Laleh Khadivi’s The Walking (Bloomsbury; 258 pages), the second novel in her projected trilogy about Iran, follows two Kurdish brothers who escape Ayatollah Khomeini’s revolution in search of a paradise that doesn’t exist. Khadivi’s mellifluous prose traces a gripping journey, one ranging from the fleeing of a mountain town to traveling across a desert, the making of an overseas voyage on a freight ship, and, finally, arriving on the unforgiving streets of Los Angeles.
This is a story about illusions. The two brothers worship different ones that goad them onward — Ali betrays his family to defend his hopelessly ravaged Kurdish community, and Saladin follows the dazzle of cinema to Hollywood. Their exile begins when eleven Revolutionary Guards assemble the brothers’ fellow Kurds and neighbors for wrongful execution. Sweet-natured Saladin is unable to prove his loyalty to Khomeini by finishing off Babak, a peddler of German soccer balls. Instead, Ali fires three shots in the direction of the Guards, grabs his brother, and runs.
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Khadivi interweaves their getaway with lyrical chapters describing the exodus of Iranians at large. Placed in this context of disembodied voices—a choir of frantic decision-making—the setting is a non-setting, a placeless diaspora. Yet the Iranian immigrants are drawn to the same place as Saladin: Los Angeles. In an informative chapter, Khadivi, who lives in Northern California, lists the ledger of Iranian immigrants’ arrival to the world’s cities. The top three were London and Istanbul (at a distant second and third, respectively), and, overwhelmingly, Los Angeles. “We are here because this is the direction the dusty air blew out of the projector and filled the sails of our imaginations,” Khadivi writes. Those who stay in Iran are guided by their nostalgia (“the photographs of you as a baby, the guitar we shared”) only to miss the things that mattered more: those who left.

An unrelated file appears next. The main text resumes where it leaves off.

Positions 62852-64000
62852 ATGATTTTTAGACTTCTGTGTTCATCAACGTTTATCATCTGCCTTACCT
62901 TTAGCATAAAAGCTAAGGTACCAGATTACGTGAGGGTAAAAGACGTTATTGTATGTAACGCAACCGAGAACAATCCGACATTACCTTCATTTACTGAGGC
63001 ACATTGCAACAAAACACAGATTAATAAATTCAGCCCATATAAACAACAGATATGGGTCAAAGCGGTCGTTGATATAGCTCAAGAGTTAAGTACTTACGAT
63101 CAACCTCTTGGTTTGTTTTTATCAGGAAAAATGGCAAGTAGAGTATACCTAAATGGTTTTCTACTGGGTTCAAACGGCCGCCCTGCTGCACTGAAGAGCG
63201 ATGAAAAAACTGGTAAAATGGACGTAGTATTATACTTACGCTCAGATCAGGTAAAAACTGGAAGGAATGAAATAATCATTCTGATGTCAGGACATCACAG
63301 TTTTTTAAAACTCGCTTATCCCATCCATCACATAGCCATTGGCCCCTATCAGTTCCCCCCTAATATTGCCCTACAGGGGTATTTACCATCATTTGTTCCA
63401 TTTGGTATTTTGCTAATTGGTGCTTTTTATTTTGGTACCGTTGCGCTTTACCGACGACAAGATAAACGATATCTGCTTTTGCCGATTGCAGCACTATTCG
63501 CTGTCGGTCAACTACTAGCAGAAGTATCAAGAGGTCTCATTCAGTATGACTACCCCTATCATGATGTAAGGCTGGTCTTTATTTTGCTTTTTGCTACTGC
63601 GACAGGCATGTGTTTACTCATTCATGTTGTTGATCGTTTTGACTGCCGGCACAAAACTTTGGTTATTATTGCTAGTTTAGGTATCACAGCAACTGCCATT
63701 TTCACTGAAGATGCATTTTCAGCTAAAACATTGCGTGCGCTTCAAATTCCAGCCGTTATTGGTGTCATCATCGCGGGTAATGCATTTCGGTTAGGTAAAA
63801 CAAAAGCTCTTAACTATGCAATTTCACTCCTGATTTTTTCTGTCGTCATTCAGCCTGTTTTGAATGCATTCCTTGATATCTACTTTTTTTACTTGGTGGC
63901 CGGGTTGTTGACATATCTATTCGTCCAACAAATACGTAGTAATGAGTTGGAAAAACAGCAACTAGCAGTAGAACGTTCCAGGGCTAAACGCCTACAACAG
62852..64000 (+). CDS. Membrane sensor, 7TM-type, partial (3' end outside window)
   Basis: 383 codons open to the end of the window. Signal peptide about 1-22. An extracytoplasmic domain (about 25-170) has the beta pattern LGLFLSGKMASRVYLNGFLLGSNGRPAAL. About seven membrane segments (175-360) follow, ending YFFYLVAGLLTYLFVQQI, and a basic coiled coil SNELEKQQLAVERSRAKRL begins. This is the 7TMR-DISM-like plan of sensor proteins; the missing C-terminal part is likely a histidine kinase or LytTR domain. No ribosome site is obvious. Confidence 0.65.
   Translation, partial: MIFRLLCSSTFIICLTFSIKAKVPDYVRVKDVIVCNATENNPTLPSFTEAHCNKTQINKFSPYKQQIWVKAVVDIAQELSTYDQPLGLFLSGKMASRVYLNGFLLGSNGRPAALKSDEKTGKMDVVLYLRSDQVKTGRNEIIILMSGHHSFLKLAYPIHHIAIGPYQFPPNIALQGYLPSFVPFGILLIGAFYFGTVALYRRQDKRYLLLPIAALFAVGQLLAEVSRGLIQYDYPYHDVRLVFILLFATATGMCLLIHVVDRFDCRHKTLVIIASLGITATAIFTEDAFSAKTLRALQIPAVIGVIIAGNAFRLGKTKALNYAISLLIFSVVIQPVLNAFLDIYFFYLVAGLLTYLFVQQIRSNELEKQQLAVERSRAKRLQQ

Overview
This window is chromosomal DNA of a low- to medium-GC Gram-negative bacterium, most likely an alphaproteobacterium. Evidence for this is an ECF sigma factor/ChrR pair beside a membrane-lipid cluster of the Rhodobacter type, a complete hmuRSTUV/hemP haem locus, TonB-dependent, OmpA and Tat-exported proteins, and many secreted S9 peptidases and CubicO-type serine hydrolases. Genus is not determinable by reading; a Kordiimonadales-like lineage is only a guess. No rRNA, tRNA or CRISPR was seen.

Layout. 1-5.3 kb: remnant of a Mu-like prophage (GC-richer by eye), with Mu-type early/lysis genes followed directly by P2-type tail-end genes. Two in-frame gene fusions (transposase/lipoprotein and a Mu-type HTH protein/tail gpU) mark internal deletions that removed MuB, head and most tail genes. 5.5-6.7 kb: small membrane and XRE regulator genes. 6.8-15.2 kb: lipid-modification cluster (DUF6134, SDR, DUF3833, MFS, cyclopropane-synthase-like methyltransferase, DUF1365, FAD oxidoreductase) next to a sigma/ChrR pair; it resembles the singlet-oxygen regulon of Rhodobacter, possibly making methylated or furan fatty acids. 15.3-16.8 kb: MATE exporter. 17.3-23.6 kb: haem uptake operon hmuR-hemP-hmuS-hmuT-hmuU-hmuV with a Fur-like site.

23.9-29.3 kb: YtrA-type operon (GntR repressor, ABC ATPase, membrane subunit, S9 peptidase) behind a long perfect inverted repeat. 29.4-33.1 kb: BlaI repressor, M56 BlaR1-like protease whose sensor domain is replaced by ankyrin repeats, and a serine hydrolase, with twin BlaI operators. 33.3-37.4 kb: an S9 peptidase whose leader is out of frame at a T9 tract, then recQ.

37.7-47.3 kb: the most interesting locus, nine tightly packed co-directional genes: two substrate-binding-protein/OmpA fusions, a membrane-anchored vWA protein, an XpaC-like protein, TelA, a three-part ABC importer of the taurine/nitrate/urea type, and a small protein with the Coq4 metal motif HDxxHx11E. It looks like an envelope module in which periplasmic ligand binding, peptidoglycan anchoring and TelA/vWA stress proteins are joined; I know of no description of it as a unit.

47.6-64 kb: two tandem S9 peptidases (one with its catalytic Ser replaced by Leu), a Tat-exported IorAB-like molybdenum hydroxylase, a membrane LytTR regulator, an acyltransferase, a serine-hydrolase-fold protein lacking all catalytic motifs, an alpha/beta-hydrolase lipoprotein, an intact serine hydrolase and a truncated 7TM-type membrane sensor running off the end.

Khadivi’s tone is haunting. Her lilting lists describe the objects of home, and become an incantation honoring the sacrifices made by the refugees of Khomeini’s revolution. Her description of the execution at the book’s opening is chilling: “A man with a wound to his mouth and blood for words.” She acts as a witness to atrocities by underlining their horror. At times, she uses a casual tone to explain life-or-death subjects, evoking indignant laughter. For example, Sharia law:
“That ancient thing where every woman has to wear a veil and every thief has his hand severed?
“We laughed nervously in the silence after their response.”
Throughout the brothers’ journey, Saladin pushes toward California, and Ali pulls backward to a vanishing home. Militant and dogmatic, tall and muscular, Ali constantly shakes his head at his younger brother: “At seventeen you still don’t understand that if you are a Kurd, you can never be anything else.” But what at first seems like loyalty to the Kurds eventually inspires Ali to leave his brother and betray his fellow exiles. Saladin puzzles over his brother’s deceit while he wanders Los Angeles alone. He is kicked, rejected, and abandoned to starve, until he finds a community of fellow immigrants, a relief that feels unexpected and absolute. Still, Los Angeles is not what Saladin had seen in the movies. “We had not at all become Americans,” the immigrants say, “but instead America, California, Los Angeles became a bit more like us.” Saladin, though working at a Persian rug store, has no sense of belonging among the patchwork of international strivers he encounters. In the end, unaware whether Ali is alive or not, Saladin “turns his bones south and walks on.” The Walking is a striking tribute to all that Iranians have lost.